Schema markup is essentially a method of defining the content on your website. You’re telling search engines like Google more about what each webpage is about and how Google can better serve users with your content.
You may not exactly see an increase in your traffic from the search results, but you are likely to see an improvement in how long people stay on your website. This is because schema markup helps to connect users with content that is relevant to them.
Schema markup has been around since 2011 and it was developed by some of the biggest names in search results – Google, Yahoo, Bing (Microsoft), Yandex and Pinterest. The information you need to apply schema markup to your website can all be found and used for free at schema.org.
Schema markup is called microdata – it’s a set of definitions or enhanced descriptions that you use within the HTML code on your website to give more information about the content. This is known as a rich snippet. The idea is that you have the power to provide details about information that could be seen as ambiguous.
Most website content uses standard HTML codes that tell the likes of Google what is important on a page.
For example, the H1 heading is seen as the most important piece of content because it tells the reader and the search engine what the page is about. The browser displays the content between the tags <h1></h1> as the main heading for the reader to take note of. The search engines use that tag to rank the page for the keyword in the search engine results pages.
However, there is no extra information to help the search engines with relevancy to the keyword and context of the keyword.
Say your website is for a bakery and you have a page about bear claws. Your keyword phrase would be “bear claws” and your H1 could look like this: <h1>Bear Claws</h1>. Without any extra context, Google could display this page to someone looking for information on the claws found on a bear or even Bear Grylls, the British adventurer.
This is where schema markup and its microdata come in.
You add in the context and help to refine who your website reaches on the search engine results pages.
The notion of relevancy has become incredibly important for search engine optimisation (SEO).
Google’s major update to its algorithm in 2020 and 2021 was all about user experience and what they call their Core Web Vitals. Part of the page experience is how relevant the content is to what people are searching for.
By being able to add in the context of any potentially ambiguous content on your website, you can go a long way towards ensuring that your website is relevant to search terms used.
When you implement schema markup, you’ll see that your website gets much more visibility on the search engines for your keywords. This then leads to a higher click through rate.
The surprising thing is that so few people include rich snippets on their websites. This means that you can get a significant leg up on your competition while they’re still asking “what is schema?”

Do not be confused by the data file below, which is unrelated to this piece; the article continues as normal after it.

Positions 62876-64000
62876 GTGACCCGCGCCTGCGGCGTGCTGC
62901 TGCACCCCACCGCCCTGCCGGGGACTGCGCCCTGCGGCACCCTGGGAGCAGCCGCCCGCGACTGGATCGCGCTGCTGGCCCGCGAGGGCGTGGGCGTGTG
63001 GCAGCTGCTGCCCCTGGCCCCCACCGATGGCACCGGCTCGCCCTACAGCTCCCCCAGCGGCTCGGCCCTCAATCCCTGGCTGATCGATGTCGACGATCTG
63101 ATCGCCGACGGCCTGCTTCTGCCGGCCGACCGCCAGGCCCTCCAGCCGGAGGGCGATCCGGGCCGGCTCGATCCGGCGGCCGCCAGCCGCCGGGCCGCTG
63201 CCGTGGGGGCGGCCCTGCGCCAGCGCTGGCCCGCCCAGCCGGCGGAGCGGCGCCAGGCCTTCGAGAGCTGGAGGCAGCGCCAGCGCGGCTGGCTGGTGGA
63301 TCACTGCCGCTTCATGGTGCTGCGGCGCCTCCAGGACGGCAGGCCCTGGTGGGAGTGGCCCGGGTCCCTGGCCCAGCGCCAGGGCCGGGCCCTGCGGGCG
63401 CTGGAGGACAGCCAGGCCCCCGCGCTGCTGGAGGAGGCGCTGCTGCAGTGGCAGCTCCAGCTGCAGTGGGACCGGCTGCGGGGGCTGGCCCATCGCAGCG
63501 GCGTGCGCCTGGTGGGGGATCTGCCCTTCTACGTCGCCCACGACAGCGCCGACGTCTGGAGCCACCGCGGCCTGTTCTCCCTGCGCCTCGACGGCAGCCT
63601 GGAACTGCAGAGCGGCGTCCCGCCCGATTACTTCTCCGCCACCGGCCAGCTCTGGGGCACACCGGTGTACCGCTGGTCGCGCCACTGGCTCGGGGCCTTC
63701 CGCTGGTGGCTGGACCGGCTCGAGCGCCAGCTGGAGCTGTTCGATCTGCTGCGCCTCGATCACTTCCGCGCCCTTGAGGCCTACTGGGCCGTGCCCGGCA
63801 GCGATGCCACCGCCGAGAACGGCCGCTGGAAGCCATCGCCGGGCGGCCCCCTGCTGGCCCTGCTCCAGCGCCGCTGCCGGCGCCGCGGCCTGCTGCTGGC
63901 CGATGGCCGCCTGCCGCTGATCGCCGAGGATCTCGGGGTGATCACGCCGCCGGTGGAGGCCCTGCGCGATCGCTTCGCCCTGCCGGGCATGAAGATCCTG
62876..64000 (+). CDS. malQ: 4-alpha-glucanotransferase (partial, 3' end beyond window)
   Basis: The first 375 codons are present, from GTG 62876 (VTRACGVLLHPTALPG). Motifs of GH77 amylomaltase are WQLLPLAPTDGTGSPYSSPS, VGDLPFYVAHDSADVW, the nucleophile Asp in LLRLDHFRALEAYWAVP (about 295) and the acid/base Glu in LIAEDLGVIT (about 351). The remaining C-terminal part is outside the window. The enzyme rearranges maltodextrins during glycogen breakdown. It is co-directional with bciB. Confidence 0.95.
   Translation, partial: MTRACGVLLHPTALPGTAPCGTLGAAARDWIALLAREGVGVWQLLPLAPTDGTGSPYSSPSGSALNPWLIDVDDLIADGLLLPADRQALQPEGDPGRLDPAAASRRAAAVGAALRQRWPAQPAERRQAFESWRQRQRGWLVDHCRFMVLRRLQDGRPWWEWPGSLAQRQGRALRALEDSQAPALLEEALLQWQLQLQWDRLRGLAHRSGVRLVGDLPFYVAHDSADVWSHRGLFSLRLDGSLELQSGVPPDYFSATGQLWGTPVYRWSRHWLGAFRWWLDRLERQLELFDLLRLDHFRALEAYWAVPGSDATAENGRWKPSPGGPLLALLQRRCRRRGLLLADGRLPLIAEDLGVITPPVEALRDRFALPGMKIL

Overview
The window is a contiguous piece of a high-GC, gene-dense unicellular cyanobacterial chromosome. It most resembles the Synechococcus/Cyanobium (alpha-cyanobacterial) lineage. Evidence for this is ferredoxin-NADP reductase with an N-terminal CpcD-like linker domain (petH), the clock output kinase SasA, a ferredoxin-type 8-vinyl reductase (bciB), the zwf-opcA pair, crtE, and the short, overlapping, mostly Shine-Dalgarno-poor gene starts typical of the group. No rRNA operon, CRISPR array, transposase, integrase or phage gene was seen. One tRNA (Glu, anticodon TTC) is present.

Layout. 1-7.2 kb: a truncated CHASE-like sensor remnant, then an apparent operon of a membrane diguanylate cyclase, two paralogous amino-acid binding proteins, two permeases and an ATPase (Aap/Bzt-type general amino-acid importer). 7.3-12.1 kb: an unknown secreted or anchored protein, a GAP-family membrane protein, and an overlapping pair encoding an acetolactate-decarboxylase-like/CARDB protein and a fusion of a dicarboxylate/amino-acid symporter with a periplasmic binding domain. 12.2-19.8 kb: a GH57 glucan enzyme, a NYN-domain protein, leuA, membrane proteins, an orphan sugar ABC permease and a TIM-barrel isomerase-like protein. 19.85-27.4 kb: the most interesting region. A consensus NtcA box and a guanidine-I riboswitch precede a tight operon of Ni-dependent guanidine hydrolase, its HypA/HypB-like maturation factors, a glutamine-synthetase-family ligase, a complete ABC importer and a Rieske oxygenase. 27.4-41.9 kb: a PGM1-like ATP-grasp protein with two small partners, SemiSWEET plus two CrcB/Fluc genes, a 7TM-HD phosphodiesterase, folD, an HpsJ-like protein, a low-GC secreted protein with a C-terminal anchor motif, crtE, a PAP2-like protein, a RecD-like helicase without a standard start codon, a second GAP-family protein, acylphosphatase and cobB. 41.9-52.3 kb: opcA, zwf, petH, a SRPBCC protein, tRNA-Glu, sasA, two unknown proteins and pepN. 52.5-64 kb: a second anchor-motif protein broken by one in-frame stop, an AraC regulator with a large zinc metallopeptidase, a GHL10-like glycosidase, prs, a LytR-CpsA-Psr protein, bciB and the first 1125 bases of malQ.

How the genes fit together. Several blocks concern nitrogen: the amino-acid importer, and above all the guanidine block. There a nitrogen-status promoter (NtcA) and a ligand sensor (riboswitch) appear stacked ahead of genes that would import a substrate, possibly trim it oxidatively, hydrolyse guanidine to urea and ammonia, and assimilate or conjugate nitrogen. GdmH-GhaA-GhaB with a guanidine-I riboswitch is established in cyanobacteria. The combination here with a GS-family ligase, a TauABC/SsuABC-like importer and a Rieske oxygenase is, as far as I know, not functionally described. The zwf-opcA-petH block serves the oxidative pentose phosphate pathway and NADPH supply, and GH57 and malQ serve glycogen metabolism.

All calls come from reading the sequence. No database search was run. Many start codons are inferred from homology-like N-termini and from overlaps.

It takes a bit of work to include the information, but you don’t need to learn an entirely new coding language to do it.
The great thing about schema markup is that it’s been developed by the major search engines in an effort to help website developers. They want people to use the microdata and have made it as easy as possible to implement.
The Google tool – Structured Data Markup Helper – is probably the most commonly used of all of them.
You start by picking the best type for your webpage (remember, this is done per page and not for the website overall) and then adding in the URL or the HTML code onto the tool.
Now you’ll see the webpage on the left of your screen and data tags on the right. The tool can then guide you through the markups you should be including. It’s a simple case of highlighting the part of the webpage that you want to tag and including the relevant markup as suggested by the tool.
Once you’ve gone through the list and added in as much as you can or as makes sense for that particular page, you can tell the tool to create the HTML code for the page. The tool will highlight the microdata sections of the code, and you can copy and paste these into your CMS or source code for your website.
Just make sure you preview what the page looks like before you completely overwrite your original code.
You can also see what your webpage will look like in the search engine results with your new microdata added. The tool has a preview function that will give you a great insight into how your page is seen by the search engines.
Shema markups are divided into types and they are organised into a hierarchy to help you structure the information on each web page. This is also very helpful if you are new to microdata as you can use the types to break down your content and work out what is the best information to include.
The most popular types include:
Non-text objects (videos, images, etc.)
For example, on a blog post, you would use “article” to tell Google that this page is an article and you could also use “person” and “organisation” to show who wrote the article if that is important.
“Organisation” and “place” are both incredibly important for helping your ranking for location-based searches. “Action” helps to highlight your call to action on the page – making it clear if you want people to sign up for your newsletter or buy your product.
In the end, the answer to what is schema is simple. It’s a valuable SEO tool that helps search engines understand your content better to provide more targeted, accurate search results.